Additionally, they cite a previous Supreme Court ruling that presidents are immune from civil liability for official acts, stating that the same analysis should apply in the criminal sphere.

Justices could simply reject the immunity claim outright, or declare for the first time that former presidents cannot be prosecuted for conduct related to official acts during their term of office. But there are also intermediate possibilities. One of them would be to rule that former presidents retain some immunity for their official acts, but not absolute. If so, they could choose to rule on whether immunity is granted in this case, but they could also return the case to U.S. District Judge Tanya Chutkan so that she can decide, according to those criteria, if the actions attributed to Trump constituted official acts.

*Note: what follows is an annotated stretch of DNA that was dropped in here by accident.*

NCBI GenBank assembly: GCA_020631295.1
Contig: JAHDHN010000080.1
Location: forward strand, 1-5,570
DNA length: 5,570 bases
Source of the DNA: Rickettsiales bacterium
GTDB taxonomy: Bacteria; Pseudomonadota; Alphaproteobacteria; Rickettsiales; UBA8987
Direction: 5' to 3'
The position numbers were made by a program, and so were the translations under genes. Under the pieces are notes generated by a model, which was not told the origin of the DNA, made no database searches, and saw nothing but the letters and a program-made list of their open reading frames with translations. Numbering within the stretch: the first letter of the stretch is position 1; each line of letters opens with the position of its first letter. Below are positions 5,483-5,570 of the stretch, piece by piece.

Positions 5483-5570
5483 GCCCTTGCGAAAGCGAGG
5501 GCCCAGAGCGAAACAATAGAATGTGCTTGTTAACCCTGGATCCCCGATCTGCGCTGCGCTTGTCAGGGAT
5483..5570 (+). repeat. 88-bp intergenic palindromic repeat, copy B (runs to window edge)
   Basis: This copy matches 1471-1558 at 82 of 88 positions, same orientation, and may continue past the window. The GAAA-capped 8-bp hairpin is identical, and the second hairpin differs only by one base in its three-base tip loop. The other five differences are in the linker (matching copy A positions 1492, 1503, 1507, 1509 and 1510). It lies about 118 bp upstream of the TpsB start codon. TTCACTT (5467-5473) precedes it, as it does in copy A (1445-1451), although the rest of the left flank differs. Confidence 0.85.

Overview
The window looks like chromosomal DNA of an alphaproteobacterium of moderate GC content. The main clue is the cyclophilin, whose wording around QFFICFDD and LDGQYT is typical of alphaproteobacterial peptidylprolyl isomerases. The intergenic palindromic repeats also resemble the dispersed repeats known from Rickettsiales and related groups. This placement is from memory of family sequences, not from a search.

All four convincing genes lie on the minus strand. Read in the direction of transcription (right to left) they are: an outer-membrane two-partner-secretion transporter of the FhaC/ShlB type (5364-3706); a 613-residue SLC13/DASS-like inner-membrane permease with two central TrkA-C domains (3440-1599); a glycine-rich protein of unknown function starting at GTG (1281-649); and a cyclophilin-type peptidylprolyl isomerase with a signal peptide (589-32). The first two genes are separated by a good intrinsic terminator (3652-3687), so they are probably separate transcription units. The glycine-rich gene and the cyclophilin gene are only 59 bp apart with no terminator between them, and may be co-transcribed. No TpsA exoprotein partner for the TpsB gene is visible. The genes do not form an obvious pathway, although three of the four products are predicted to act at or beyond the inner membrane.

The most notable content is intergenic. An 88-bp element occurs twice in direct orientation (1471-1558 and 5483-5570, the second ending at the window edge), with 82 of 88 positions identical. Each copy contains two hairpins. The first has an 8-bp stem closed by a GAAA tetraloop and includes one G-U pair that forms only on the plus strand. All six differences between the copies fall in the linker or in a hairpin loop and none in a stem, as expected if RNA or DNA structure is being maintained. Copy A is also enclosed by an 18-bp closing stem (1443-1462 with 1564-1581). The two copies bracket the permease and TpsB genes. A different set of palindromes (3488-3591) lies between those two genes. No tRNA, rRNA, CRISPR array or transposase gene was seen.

Both Judge Chutkan and the Court of Appeals rejected the former president’s immunity in very strong terms. “Whatever immunities a sitting president may enjoy, the United States has only one chief executive at a time,” wrote the federal judge.“That position does not confer a lifelong ‘get-out-of-jail-free’ pass.”

In this case, special counsel Jack Smith indicted Trump on four charges, including conspiring to try to steal the 2020 election and remain in power by spreading lies about election fraud that fueled the Capitol attack on January 6, 2021, and obstructing Congress because the riot interrupted lawmakers who were counting votes to certify Biden’s victory.

Sign up for our weekly newsletter to get more English-language news coverage from EL PAÍS USA Edition

More information

Archived In

Recomendaciones EL PAÍS
Recomendaciones EL PAÍS